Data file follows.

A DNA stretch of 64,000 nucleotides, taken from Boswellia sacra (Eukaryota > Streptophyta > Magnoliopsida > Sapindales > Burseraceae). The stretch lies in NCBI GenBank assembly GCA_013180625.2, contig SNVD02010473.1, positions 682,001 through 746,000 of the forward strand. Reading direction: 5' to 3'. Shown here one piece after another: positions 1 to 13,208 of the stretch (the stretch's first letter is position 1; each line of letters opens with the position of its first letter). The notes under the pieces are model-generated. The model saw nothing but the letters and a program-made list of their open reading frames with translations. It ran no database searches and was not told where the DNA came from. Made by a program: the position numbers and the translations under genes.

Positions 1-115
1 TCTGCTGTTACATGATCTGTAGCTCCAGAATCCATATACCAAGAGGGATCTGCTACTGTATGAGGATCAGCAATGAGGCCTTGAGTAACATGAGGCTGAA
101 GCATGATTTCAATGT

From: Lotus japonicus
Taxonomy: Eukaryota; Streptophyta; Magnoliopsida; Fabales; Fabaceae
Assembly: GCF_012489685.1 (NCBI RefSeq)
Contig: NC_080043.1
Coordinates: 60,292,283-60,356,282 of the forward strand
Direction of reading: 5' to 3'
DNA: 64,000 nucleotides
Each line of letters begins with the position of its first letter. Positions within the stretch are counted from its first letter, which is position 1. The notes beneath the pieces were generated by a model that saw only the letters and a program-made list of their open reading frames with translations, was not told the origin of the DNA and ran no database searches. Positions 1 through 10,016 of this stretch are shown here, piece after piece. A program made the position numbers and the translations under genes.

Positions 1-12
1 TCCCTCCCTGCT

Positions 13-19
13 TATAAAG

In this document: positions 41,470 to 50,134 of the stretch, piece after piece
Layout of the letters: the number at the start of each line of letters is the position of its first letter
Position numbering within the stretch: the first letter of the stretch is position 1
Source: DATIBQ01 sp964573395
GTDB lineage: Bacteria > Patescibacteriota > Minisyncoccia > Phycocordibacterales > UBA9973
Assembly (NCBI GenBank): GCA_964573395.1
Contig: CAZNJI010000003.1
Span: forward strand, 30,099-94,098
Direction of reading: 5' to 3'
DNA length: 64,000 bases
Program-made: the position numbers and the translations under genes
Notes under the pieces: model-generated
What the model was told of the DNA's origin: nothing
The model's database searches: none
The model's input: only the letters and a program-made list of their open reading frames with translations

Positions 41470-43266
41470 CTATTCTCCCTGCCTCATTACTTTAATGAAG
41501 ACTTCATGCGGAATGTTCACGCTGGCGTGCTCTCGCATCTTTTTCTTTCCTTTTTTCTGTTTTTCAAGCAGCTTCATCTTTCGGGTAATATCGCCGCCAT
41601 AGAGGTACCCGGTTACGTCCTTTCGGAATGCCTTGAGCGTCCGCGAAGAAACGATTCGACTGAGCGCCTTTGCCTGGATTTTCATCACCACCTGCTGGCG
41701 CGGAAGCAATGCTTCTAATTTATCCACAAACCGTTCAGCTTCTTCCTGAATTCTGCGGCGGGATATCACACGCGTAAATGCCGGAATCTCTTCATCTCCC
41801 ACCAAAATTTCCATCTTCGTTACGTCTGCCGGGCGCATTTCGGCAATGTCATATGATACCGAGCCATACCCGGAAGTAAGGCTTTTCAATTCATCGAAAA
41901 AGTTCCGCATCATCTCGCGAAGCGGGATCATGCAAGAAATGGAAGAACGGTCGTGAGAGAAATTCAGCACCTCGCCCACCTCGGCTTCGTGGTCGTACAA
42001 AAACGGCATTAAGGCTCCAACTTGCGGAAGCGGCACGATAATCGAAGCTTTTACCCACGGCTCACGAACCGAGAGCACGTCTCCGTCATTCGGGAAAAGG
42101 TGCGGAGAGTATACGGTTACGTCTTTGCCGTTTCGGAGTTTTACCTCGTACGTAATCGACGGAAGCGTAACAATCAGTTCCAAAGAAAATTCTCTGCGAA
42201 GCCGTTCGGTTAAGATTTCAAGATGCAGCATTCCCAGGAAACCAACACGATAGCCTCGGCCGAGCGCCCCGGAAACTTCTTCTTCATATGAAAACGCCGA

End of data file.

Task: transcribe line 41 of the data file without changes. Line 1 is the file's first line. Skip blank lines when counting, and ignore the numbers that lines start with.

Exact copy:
42201 GCCGTTCGGTTAAGATTTCAAGATGCAGCATTCCCAGGAAACCAACACGATAGCCTCGGCCGAGCGCCCCGGAAACTTCTTCTTCATATGAAAACGCCGA